Your Daily Dose of BuzzFlash at Truthout, via my pal Mark Karlin:
It would have been hard for Summers to do anything else but urge the use of taxpayer money to salvage banks too big to fail for a variety of reasons. First, he was a key advocate of allowing large banks to trade in derivatives without regulation. (Summers took a position as early as the Clinton administration, in which he served as deputy secretary of the treasury, that big banks should self-regulate themselves on derivatives.) Secondly, he was responsible for Harvard University, where he served a controversial term as president, losing an estimated one billion dollars in derivative tradings. Thirdly, he supported repealing vitally important protective provisions of the Glass–Steagall Act, the repeal of these regulations that many analysts consider the beginning of the rash recklessness and unethical if not illegal behavior on Wall Street that led to the 2008 economic crash. Fourthly, Summers is of the same economic elite as those who control Wall Street and Silicon Valley (in fact, he is currently paid for his work with a "red flag" online financing service). This is a guy who served as a chief economist at the World Bank!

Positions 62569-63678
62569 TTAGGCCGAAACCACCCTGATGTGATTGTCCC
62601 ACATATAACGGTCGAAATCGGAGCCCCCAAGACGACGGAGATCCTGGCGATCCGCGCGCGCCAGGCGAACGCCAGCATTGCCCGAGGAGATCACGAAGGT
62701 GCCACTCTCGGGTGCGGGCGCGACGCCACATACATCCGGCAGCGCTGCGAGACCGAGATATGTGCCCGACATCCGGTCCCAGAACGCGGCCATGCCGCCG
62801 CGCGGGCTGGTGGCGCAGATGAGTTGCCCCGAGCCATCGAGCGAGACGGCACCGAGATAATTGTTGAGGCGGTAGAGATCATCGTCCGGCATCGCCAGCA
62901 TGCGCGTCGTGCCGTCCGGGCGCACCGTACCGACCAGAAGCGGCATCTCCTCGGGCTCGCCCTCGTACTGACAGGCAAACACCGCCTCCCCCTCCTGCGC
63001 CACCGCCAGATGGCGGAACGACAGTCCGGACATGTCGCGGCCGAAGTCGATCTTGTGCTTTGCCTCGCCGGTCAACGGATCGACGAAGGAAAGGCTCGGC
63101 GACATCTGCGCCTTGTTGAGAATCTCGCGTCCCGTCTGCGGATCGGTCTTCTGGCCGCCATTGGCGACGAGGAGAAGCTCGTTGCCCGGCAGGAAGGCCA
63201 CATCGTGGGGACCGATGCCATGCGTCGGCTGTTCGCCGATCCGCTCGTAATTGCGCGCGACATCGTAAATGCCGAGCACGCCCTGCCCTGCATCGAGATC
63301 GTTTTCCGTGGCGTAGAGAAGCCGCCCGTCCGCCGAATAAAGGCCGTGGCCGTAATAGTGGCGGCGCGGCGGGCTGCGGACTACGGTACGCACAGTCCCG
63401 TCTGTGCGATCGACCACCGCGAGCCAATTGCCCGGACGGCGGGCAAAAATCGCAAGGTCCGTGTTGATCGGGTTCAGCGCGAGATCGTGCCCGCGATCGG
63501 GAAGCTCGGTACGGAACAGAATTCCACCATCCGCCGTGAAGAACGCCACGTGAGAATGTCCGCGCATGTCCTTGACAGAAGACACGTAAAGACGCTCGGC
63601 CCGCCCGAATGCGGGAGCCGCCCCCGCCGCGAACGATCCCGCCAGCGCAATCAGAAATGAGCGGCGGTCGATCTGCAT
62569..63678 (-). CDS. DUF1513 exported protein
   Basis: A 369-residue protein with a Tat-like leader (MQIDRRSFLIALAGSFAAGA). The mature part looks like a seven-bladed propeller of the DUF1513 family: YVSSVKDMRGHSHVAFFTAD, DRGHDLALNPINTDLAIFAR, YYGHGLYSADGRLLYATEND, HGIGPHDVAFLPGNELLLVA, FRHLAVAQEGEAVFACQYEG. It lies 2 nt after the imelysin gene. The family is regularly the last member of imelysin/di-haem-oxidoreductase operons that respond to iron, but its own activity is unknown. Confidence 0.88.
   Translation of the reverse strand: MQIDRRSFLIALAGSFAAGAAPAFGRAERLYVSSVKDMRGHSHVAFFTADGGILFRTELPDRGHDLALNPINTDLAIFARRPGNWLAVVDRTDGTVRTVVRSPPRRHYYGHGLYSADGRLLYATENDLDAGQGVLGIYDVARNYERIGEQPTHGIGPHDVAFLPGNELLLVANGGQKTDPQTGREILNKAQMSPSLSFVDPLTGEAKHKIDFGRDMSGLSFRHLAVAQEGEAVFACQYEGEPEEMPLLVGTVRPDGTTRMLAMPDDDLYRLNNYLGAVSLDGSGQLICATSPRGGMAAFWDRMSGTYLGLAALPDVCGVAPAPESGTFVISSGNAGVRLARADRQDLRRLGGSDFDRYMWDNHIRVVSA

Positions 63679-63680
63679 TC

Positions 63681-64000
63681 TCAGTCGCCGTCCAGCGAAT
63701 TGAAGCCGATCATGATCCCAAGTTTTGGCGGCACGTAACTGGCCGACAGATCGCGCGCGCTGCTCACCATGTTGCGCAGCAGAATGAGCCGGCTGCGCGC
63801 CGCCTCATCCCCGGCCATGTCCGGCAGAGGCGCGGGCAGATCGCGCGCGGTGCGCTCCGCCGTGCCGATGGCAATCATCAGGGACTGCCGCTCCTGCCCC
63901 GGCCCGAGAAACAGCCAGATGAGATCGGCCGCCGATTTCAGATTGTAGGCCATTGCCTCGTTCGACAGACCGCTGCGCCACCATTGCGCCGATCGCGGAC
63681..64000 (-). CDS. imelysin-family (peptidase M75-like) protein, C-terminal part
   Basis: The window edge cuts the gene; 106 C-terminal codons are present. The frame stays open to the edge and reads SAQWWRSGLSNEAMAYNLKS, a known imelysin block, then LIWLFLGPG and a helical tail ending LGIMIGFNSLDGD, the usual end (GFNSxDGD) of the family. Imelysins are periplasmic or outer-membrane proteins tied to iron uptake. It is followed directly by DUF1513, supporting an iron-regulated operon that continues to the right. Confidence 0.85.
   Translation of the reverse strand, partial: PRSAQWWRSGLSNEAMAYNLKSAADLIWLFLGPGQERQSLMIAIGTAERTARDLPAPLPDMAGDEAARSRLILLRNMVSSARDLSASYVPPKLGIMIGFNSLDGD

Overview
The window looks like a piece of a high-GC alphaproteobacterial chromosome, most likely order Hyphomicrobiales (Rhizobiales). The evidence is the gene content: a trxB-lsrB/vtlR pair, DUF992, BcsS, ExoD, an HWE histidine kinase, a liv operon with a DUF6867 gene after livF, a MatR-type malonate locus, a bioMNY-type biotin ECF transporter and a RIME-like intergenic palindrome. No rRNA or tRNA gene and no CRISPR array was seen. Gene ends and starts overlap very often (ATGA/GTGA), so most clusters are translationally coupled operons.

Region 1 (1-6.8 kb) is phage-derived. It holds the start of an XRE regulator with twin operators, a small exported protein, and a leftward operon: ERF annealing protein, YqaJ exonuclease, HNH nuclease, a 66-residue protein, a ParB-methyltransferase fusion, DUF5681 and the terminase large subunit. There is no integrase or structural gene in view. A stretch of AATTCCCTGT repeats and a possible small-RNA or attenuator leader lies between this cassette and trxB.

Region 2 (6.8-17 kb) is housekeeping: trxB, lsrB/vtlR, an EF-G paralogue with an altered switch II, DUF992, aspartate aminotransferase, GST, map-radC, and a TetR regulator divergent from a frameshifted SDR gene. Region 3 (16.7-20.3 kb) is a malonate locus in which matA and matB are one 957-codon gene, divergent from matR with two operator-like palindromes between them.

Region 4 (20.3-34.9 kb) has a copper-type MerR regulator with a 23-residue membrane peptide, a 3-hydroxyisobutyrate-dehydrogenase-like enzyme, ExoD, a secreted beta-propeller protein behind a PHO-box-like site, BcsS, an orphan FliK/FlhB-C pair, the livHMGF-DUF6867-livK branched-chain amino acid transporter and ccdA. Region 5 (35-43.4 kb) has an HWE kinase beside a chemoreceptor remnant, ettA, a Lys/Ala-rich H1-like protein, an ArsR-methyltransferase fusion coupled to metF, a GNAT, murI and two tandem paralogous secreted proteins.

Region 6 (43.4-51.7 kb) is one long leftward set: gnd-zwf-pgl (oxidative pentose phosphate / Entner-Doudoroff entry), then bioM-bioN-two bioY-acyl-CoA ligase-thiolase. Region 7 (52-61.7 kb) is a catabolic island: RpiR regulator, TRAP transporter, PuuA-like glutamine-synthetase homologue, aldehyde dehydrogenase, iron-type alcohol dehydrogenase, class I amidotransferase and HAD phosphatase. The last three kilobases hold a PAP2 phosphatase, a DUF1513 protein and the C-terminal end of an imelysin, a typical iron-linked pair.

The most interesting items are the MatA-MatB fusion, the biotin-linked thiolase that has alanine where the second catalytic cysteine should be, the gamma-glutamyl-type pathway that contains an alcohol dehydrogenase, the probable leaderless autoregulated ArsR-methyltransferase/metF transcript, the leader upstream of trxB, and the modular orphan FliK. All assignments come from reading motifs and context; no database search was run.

Fifthly (although we could go on to create quite a longer list), Lawrence Summers has enriched himself through his Wall Street and Silicon Valley ties to become another revolving door overseer of the institutions who have made him very rich.
As a lengthy New York Times (NYT) front page (print edition) above-the-fold article on Summers records:
But in 2006, Mr. Summers was forced out of the [Harvard] university presidency for a variety of reasons, including remarks he made questioning why few women engage in advanced scientific and mathematical work. Soon after, a young Harvard alum brought him into the hedge fund world with a part-time posting at D. E. Shaw. That firm, one of the largest in the industry, paid Mr. Summers more than $5 million.
This is a "the guy has too much baggage" piece of reporting from a paper in a city that in large part depends upon the financial industry for much of the city's expendable income and tax base.
One possible way of interpreting the NYT's choice to pursue and publish this story is that Summers may just draw too much heat if appointed Fed Chair -- and in that respect could be bad for Wall Street since Obama might need to potentially replace him with an actual reformer. The ongoing vulnerability of Summers -- for being a protector of the banks too big to fail and questionable Silicon Valley start-ups and schemes -- might, in the end, bring more light to shed on the shady underside of Wall Street than would be the case with a more low key and uncontroversial pick such as Janet Yellen, the current vice chairwoman of the Fed. ...
Please read the entire post here.